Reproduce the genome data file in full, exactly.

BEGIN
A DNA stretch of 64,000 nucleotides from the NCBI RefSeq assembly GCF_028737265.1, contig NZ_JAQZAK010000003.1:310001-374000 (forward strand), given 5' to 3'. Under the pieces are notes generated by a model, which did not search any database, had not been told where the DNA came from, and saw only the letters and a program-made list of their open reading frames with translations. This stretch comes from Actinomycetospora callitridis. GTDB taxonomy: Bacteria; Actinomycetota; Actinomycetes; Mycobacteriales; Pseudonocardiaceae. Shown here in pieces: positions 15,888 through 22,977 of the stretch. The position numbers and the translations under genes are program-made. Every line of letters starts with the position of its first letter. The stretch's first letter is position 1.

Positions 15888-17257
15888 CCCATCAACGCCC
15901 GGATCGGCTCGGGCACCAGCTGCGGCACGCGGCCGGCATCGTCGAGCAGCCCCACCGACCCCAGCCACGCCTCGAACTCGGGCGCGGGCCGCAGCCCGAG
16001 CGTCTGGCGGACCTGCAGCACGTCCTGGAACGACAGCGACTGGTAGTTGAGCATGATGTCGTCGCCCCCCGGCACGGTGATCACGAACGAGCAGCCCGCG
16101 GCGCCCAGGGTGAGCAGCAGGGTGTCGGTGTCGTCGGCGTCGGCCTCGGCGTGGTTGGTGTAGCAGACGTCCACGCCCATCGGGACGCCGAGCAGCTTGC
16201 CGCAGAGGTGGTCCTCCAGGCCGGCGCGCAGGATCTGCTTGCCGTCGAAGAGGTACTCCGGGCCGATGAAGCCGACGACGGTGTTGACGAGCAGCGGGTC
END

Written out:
A DNA stretch of 64,000 nucleotides from the NCBI RefSeq assembly GCF_028737265.1, contig NZ_JAQZAK010000003.1:310001-374000 (forward strand), given 5' to 3'. Under the pieces are notes generated by a model, which did not search any database, had not been told where the DNA came from, and saw only the letters and a program-made list of their open reading frames with translations. This stretch comes from Actinomycetospora callitridis. GTDB taxonomy: Bacteria; Actinomycetota; Actinomycetes; Mycobacteriales; Pseudonocardiaceae. Shown here in pieces: positions 15,888 through 22,977 of the stretch. The position numbers and the translations under genes are program-made. Every line of letters starts with the position of its first letter. The stretch's first letter is position 1.

Positions 15888-17257
15888 CCCATCAACGCCC
15901 GGATCGGCTCGGGCACCAGCTGCGGCACGCGGCCGGCATCGTCGAGCAGCCCCACCGACCCCAGCCACGCCTCGAACTCGGGCGCGGGCCGCAGCCCGAG
16001 CGTCTGGCGGACCTGCAGCACGTCCTGGAACGACAGCGACTGGTAGTTGAGCATGATGTCGTCGCCCCCCGGCACGGTGATCACGAACGAGCAGCCCGCG
16101 GCGCCCAGGGTGAGCAGCAGGGTGTCGGTGTCGTCGGCGTCGGCCTCGGCGTGGTTGGTGTAGCAGACGTCCACGCCCATCGGGACGCCGAGCAGCTTGC
16201 CGCAGAGGTGGTCCTCCAGGCCGGCGCGCAGGATCTGCTTGCCGTCGAAGAGGTACTCCGGGCCGATGAAGCCGACGACGGTGTTGACGAGCAGCGGGTC